Robert E. Roeder, McPherson County Attorney
Paul L. Douglas, Attorney General, Bernard L. Packett, Assistant Attorney General
When two or more counties unite in employing
a county agricultural agent, do the county boards determine the proportionate share each county shall bear of the expense of the counties concerned?
You have asked how, under Neb. Rev. Stat. §2-1607 (Reissue 1977) a county board determines a county's proportionate share of the taxes of a multiple county agricultural extension service to be county board shall annually set aside in the choral fund of the county an amount equal to the county extension bud. set; claims are approved by the board of 6 factors filed with the county clerk, the count} board shall order warrants to be drawn upon the career fund of the county in which of such cases.
Each count, shall bear its proportionate share of the expense of the counties concerned and shall unite into a joint board for the Management of the work.
In State ex rel. Agricultural Extension Service v. Miller,
182 Neb. 285, 157 N.W.2d 469 (1967) our Supreme Court held that the "county board has only such powers as the Legislature grants;" that the "statute was carefully drawn to avoid the contention that the county board had any control over the county extension budget;" and that "no authority is granted to reduce, alter, or amend the county extension budget."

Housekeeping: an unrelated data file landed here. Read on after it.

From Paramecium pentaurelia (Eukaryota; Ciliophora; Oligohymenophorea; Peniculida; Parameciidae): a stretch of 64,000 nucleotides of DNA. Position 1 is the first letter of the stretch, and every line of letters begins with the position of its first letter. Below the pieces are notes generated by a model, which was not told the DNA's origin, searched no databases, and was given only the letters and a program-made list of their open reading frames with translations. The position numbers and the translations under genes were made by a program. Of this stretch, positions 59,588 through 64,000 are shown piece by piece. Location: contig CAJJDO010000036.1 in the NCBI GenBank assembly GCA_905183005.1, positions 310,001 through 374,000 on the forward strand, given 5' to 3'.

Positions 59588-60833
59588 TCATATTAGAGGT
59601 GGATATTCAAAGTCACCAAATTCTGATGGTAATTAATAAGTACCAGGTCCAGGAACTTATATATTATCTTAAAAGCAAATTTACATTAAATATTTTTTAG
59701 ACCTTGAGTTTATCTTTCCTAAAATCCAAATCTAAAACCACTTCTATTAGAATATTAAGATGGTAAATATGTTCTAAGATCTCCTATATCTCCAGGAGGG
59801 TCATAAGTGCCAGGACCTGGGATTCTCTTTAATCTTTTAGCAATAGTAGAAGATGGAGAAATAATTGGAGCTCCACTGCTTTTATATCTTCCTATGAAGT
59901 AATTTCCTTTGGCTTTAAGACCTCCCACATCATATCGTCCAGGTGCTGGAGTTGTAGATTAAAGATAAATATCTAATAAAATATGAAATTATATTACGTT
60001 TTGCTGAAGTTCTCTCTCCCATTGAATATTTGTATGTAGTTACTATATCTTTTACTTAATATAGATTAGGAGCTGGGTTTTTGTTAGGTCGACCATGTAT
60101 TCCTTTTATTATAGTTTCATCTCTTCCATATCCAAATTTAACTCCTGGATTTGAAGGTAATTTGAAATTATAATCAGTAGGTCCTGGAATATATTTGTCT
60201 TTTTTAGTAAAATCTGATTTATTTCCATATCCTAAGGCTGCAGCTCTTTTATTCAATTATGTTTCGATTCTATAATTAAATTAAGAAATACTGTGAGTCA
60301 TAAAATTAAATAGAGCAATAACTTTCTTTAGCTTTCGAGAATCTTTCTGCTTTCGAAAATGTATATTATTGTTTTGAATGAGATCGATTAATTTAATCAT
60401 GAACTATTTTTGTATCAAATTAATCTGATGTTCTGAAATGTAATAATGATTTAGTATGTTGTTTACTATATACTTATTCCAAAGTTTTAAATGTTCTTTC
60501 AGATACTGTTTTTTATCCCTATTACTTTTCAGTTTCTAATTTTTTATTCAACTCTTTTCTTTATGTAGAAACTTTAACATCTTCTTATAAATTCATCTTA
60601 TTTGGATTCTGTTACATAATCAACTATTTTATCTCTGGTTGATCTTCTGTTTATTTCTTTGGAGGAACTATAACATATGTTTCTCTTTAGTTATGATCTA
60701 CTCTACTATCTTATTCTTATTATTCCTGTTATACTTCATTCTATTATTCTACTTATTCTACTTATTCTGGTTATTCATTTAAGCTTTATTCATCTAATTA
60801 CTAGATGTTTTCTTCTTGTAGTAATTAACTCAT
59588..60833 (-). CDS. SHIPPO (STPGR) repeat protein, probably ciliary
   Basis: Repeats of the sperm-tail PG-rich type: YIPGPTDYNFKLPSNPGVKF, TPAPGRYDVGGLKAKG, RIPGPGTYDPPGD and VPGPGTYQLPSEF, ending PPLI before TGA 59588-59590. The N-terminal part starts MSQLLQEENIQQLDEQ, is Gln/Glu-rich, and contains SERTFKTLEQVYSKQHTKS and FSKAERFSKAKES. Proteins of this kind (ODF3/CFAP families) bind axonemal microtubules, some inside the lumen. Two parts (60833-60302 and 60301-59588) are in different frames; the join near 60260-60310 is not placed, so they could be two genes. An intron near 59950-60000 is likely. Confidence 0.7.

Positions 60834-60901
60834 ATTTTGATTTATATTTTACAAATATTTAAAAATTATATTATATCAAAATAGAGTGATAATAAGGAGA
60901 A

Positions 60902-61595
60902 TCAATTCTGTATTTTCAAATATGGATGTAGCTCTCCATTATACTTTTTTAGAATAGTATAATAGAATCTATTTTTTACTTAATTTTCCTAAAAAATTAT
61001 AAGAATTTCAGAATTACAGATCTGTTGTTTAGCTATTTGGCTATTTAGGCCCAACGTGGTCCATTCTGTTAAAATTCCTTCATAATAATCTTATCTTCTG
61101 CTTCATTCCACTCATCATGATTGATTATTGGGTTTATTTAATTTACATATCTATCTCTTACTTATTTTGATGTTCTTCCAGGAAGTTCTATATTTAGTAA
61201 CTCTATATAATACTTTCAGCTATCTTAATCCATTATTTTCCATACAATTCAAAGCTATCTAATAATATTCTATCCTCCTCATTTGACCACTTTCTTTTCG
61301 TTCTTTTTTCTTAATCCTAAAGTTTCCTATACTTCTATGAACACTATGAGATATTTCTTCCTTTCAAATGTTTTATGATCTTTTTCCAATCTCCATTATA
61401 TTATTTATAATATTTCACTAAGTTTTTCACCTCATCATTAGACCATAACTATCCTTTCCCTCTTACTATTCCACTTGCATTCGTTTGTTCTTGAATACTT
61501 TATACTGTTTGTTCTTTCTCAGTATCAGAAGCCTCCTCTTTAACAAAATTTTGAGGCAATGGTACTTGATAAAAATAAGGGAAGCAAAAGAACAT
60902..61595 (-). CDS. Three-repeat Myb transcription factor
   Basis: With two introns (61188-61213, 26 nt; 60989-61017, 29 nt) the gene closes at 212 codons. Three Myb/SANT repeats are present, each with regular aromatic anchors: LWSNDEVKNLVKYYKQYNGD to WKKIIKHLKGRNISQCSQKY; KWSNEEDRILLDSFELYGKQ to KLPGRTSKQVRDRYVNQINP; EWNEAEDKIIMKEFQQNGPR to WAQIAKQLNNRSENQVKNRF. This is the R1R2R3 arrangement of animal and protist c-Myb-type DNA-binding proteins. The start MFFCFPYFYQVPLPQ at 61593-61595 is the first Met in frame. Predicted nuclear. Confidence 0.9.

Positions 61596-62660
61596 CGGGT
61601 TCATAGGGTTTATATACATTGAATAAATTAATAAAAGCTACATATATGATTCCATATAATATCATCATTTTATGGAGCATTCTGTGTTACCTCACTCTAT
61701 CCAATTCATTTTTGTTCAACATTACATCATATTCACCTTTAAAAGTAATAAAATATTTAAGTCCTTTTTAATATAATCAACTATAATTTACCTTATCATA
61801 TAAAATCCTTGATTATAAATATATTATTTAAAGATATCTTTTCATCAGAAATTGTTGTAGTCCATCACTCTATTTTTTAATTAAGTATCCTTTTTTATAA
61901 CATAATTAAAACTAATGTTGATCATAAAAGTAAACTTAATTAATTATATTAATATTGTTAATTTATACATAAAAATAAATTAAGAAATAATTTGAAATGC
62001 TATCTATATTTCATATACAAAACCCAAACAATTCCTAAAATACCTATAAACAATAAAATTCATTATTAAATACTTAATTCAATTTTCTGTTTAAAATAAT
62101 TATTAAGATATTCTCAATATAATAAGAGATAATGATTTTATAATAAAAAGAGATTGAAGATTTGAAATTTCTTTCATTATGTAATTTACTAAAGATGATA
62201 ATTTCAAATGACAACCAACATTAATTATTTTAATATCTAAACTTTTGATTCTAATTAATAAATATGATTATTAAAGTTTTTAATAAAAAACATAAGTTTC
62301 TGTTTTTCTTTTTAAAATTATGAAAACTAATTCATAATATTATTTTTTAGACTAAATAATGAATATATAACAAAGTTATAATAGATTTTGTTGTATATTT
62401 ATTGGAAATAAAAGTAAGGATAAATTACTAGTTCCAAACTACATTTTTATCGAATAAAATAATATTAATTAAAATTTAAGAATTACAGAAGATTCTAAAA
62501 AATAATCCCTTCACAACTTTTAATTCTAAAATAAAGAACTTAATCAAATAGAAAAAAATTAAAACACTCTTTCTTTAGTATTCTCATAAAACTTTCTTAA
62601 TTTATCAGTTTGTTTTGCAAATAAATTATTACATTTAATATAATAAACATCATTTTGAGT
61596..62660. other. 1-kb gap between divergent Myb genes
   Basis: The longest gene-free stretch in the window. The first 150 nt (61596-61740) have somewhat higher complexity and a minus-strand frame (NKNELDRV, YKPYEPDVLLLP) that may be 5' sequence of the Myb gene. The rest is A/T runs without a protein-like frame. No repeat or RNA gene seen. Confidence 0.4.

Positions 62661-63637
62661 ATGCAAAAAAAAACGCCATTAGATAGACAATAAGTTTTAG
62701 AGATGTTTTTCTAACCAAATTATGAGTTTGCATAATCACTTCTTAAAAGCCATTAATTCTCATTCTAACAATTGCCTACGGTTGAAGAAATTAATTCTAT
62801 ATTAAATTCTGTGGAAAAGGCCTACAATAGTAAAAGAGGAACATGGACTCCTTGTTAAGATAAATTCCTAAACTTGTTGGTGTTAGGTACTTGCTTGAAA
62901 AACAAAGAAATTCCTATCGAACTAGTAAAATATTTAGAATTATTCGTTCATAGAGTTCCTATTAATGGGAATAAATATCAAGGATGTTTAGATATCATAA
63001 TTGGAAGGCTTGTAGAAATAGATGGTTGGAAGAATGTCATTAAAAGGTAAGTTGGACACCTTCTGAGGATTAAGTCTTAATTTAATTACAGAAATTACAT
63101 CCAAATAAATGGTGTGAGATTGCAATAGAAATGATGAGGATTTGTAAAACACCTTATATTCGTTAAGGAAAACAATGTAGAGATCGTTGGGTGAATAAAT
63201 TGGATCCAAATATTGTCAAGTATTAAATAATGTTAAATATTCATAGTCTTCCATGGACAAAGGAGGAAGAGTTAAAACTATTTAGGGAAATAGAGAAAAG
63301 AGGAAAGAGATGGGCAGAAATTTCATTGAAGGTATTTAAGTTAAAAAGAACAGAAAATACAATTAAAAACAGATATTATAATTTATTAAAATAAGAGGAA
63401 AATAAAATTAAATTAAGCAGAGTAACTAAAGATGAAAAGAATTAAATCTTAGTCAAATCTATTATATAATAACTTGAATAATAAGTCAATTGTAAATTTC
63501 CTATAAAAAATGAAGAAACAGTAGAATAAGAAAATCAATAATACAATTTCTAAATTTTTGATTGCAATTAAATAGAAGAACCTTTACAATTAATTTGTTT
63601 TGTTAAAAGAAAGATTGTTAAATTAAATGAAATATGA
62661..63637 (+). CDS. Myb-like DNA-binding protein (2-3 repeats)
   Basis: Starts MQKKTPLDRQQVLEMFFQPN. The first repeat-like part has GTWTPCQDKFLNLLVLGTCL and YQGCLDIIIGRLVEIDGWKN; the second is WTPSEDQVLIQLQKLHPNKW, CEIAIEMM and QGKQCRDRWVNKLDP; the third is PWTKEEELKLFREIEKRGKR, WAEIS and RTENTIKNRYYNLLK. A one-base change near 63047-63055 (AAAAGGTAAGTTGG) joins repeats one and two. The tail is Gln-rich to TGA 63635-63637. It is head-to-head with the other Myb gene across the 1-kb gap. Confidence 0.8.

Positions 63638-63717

From this holding, and the fact that the Legislature has not given county boards authority to prorate the costs of multiple county extension services among the participating counties, it is our conclusion that it is the board of a multiple county agricultural extension service that has the responsibility of prorating such costs.
You have also expressed some concern with regard to the method of prorating the costs among the counties included in a multi-county extension service. There are a number of ways a board might prorate the costs among participating counties and it is quite clear that the Legislature has left it to the discretion of the extension service boards to determine the most equitable method. Whether or not the costs in a particular instance are prorated among participating counties would, in our opinion, be a question of fact in each case, and not a question of law to which we could address ourselves.